The Basics of RF Coaxial Connectors

Updated: Nov 27, 2021

This blog post is sponsored by BUPAT GLOBAL LLC

Radio frequency (RF) coaxial connectors are electrical connectors that work with signals in the multi-megahertz range. They prevent outside signals from interfering with the information passing through coaxial cables. Before we get into connectors, first let's look at what Hertz, frequency and RF are.

Frequency is defined as the number of oscillations of a wave per unit time being measured in hertz, shown as Hz. If a device has a frequency of 50 Hz, it generates 50 electrical cycles in 1 second. If your heart beats at a frequency of 90 times a minute, its frequency is 1.5 Hz.

Wavelength is the distance between repeated units of a wave pattern. The wavelength is inversely proportional to the frequency, so the longer the wavelength, the lower the frequency. The unit of Wavelength is meter (m).

The frequency range between about 20 kHz and 300 GHz is called Radio Frequency (RF). Frequencies of 1 GHz and up to 30 GHz are conventionally called microwave (MW). In space, RF speed is equal to the speed of light.

The Hertzian waves (or electromagnetic waves) are the carrier waves that carry the signal (or information/data). RF and MW have the same behavior. The only difference is the frequency.

The coaxial line (co-axial = common axis) is an electromagnetic waves carrier. It is constituted of two metallic conductors held concentric by a dielectric. The coaxial connectors and cable assemblies are used in the transmission lines of many electronic systems for signal (or information) transport between different parts of the installation. These transmission lines are adapted to very high-frequency signal transport: RF and MW.

As the frequencies are very high, the electromagnetic waves are radiating a lot, and thus we must use this coaxial technology that encloses the waves into an envelope. The electromagnetic wave (the carrier that is transporting the signal) is flowing inside the dielectric (between two metallic conductors). There is always more loss into the dielectric (plastic = solid material) of a coax transmission line than in the air (permeability). That is why the coaxial transmission lines are always as short as possible.

A coaxial cable assembly is used for linking different parts of an installation. It is composed of coaxial connectors and coaxial cable. A coaxial cable assembly has two coaxial connectors assembled to a coaxial cable.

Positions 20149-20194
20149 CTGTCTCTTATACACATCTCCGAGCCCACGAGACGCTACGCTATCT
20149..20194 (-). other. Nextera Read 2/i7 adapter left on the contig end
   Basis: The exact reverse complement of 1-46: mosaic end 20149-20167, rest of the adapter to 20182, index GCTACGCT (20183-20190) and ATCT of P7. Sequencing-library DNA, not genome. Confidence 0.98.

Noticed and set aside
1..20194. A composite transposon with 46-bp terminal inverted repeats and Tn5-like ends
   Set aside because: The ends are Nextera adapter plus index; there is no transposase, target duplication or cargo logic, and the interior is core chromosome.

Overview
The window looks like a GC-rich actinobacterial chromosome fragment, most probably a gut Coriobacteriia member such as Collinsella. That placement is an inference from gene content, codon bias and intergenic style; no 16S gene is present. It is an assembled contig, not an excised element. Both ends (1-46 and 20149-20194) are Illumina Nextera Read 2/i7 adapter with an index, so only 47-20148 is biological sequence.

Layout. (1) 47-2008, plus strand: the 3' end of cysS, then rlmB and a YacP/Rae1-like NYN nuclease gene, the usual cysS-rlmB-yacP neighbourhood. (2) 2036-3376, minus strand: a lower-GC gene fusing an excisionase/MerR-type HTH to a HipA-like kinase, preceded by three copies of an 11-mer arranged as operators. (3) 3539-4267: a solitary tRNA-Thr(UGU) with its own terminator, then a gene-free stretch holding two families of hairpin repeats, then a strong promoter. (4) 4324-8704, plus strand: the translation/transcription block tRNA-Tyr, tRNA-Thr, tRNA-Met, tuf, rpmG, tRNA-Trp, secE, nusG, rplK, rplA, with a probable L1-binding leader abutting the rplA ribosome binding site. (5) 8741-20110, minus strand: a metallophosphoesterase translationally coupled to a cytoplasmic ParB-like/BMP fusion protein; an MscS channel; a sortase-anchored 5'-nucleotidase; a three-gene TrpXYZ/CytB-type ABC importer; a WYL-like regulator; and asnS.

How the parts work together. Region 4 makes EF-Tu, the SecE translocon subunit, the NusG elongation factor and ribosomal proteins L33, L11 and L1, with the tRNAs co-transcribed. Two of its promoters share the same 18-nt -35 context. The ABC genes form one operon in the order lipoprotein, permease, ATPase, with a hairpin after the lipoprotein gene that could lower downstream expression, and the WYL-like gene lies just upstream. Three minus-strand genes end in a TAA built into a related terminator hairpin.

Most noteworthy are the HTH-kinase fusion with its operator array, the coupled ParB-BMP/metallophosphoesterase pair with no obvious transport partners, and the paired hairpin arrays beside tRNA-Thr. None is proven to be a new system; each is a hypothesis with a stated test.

RF coaxial connectors are electrical connectors that work with signals in the RF range. They prevent outside signals from interfering with the information passing through coaxial cables. These connectors also enable signals to travel efficiently and reliably. RF connectors are used in a wide variety of applications, including antennas, Wi-Fi devices, radio systems, and more.

A coaxial connector has three main parts; the interface, body, and attachment.


In the interface section, there are three models, two genders, and five coupling systems.

Models are plug, jack, and receptacle. The plug is the active part of the coupling system, while the jack is a passive part. The plug generally has a male center contact. The jack generally has a female center contact. These two are always fixed on a coaxial cable. A receptacle will have mounting features such as a flange with holes or a PCB mount, never fixed on a coaxial cable.

Genders are, as you can guess, male and female. A male has a male center contact called a pin. A female has a female center contact called a socket.

Some precision and measurement connectors have no gender, like the picture of Radiall's PC7 connector shown left. It is called a hermaphroditic connector.

The coupling system determines how you mate the same interface connector to each other. There are five main coupling systems; Screw-on, Snap-on, Silde-on, Bayonet, and Automatic Latching or Lock system, shown as below. We can also count a sixth one, the Press-on system.


In the body section, there are two shapes, and three fastening systems.

Shapes are straight and right-angle. The right-angle connector has a 90-degree angle with the axis for perfect mating in small gaps or tight places.

There are also U or Pi and T shapes. But they are not so common and only found in in-series adaptors.

For the fastening systems, there are three types. The bulkhead feedthrough connectors eliminate the fixing of cable assemblies. They are for panel jack and receptacle. The flange mount connectors can be square, rectangular, or round and have holes for fixing. They are also for panel jack and receptacle. The through-hole pins are used for the terminating leads of the connector and for mounting the connector to the PCB. Also exist in SMT and press-fit versions.

Independently of the chosen attachment technology, after the stripping operation, the center contact can be either soldered or crimped (= full-crimp)


The attachment is the method that is used to assure the electrical contact between the cable braid and the connector ground contact, as well as the mechanical tightening of the connector on a coaxial cable, a single wire, a PC board, a microwave box, ...

The clamp type attachment

The crimp type attachment

The solder type attachment

Next, we will continue with the series of RF coaxial connectors with the support of Radiall, which offers the widest range of RF coaxial connectors in the industry. They offer over 13,000 part numbers and 55 product series, including AEP® and Mil QPL connectors. Stay tuned.

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